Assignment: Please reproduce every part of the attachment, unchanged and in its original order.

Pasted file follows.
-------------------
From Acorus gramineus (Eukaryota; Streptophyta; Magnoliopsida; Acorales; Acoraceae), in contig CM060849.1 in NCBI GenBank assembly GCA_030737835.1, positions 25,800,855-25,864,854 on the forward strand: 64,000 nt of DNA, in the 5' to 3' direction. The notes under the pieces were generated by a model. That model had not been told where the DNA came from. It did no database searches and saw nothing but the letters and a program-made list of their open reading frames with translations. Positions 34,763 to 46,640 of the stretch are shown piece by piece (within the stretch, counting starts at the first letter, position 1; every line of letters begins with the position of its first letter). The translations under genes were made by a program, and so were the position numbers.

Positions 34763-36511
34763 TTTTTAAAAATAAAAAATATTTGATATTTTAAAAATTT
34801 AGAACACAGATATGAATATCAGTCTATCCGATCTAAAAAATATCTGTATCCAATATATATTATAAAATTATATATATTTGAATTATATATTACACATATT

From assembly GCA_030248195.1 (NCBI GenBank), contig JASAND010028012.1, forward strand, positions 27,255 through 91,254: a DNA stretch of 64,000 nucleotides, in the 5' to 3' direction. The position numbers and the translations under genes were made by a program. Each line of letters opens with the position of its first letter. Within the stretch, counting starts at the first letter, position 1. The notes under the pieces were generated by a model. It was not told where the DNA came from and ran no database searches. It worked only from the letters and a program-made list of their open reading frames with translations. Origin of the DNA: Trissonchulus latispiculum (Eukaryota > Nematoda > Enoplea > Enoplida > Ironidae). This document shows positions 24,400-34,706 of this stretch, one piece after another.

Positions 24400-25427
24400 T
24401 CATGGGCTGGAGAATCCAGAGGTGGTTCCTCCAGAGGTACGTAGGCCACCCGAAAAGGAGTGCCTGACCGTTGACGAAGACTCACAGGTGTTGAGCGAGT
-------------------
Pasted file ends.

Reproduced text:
From Acorus gramineus (Eukaryota; Streptophyta; Magnoliopsida; Acorales; Acoraceae), in contig CM060849.1 in NCBI GenBank assembly GCA_030737835.1, positions 25,800,855-25,864,854 on the forward strand: 64,000 nt of DNA, in the 5' to 3' direction. The notes under the pieces were generated by a model. That model had not been told where the DNA came from. It did no database searches and saw nothing but the letters and a program-made list of their open reading frames with translations. Positions 34,763 to 46,640 of the stretch are shown piece by piece (within the stretch, counting starts at the first letter, position 1; every line of letters begins with the position of its first letter). The translations under genes were made by a program, and so were the position numbers.

Positions 34763-36511
34763 TTTTTAAAAATAAAAAATATTTGATATTTTAAAAATTT
34801 AGAACACAGATATGAATATCAGTCTATCCGATCTAAAAAATATCTGTATCCAATATATATTATAAAATTATATATATTTGAATTATATATTACACATATT

From assembly GCA_030248195.1 (NCBI GenBank), contig JASAND010028012.1, forward strand, positions 27,255 through 91,254: a DNA stretch of 64,000 nucleotides, in the 5' to 3' direction. The position numbers and the translations under genes were made by a program. Each line of letters opens with the position of its first letter. Within the stretch, counting starts at the first letter, position 1. The notes under the pieces were generated by a model. It was not told where the DNA came from and ran no database searches. It worked only from the letters and a program-made list of their open reading frames with translations. Origin of the DNA: Trissonchulus latispiculum (Eukaryota > Nematoda > Enoplea > Enoplida > Ironidae). This document shows positions 24,400-34,706 of this stretch, one piece after another.

Positions 24400-25427
24400 T
24401 CATGGGCTGGAGAATCCAGAGGTGGTTCCTCCAGAGGTACGTAGGCCACCCGAAAAGGAGTGCCTGACCGTTGACGAAGACTCACAGGTGTTGAGCGAGT